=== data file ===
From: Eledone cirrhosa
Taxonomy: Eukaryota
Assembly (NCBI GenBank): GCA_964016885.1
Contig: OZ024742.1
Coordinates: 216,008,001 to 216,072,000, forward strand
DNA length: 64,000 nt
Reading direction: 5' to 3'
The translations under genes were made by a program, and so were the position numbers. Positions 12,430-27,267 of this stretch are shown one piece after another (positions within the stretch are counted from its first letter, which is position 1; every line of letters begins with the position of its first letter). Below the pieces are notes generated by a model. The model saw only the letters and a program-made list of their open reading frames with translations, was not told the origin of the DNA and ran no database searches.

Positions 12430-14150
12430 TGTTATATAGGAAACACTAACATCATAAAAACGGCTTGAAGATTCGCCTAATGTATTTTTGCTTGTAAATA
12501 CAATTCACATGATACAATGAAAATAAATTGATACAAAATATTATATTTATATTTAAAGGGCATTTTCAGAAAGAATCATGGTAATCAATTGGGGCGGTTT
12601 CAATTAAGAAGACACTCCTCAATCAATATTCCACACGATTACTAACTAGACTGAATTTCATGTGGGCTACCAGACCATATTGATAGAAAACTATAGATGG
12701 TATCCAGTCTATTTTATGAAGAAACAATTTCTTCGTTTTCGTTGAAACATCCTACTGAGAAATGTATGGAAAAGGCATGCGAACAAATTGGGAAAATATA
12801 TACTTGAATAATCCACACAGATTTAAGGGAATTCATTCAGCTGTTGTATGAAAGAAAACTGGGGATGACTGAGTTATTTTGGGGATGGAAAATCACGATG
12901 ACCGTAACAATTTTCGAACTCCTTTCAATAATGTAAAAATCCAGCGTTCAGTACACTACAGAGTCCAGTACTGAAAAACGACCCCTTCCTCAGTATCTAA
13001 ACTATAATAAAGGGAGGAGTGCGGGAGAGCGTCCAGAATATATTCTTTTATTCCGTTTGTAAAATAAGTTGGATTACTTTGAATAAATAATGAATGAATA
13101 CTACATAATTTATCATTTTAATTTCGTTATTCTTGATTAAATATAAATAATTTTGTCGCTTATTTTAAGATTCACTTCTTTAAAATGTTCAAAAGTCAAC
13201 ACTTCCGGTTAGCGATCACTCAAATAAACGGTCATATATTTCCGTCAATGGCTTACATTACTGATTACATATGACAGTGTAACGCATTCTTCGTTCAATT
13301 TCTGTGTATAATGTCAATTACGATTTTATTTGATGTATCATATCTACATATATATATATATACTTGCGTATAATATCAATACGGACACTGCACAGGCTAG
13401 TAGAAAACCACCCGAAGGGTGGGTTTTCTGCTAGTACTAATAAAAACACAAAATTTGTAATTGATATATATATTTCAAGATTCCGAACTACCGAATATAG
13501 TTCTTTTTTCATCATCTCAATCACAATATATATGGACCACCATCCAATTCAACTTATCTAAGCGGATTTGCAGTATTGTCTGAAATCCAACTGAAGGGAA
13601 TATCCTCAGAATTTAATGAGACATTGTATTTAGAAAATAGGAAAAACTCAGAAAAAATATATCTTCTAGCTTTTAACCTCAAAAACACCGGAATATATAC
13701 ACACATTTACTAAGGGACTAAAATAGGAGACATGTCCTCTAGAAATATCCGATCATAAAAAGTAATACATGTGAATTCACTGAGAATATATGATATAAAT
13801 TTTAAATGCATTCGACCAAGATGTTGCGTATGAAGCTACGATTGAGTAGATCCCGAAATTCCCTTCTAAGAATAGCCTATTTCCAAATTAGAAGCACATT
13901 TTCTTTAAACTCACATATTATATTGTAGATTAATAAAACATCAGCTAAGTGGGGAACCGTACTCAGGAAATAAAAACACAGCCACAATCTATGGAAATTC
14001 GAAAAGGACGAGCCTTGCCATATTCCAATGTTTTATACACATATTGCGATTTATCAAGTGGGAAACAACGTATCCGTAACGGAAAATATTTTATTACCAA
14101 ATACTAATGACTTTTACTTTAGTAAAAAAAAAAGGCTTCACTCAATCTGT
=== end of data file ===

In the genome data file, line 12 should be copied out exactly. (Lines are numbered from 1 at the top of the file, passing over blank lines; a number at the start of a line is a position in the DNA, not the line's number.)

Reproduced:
12601 CAATTAAGAAGACACTCCTCAATCAATATTCCACACGATTACTAACTAGACTGAATTTCATGTGGGCTACCAGACCATATTGATAGAAAACTATAGATGG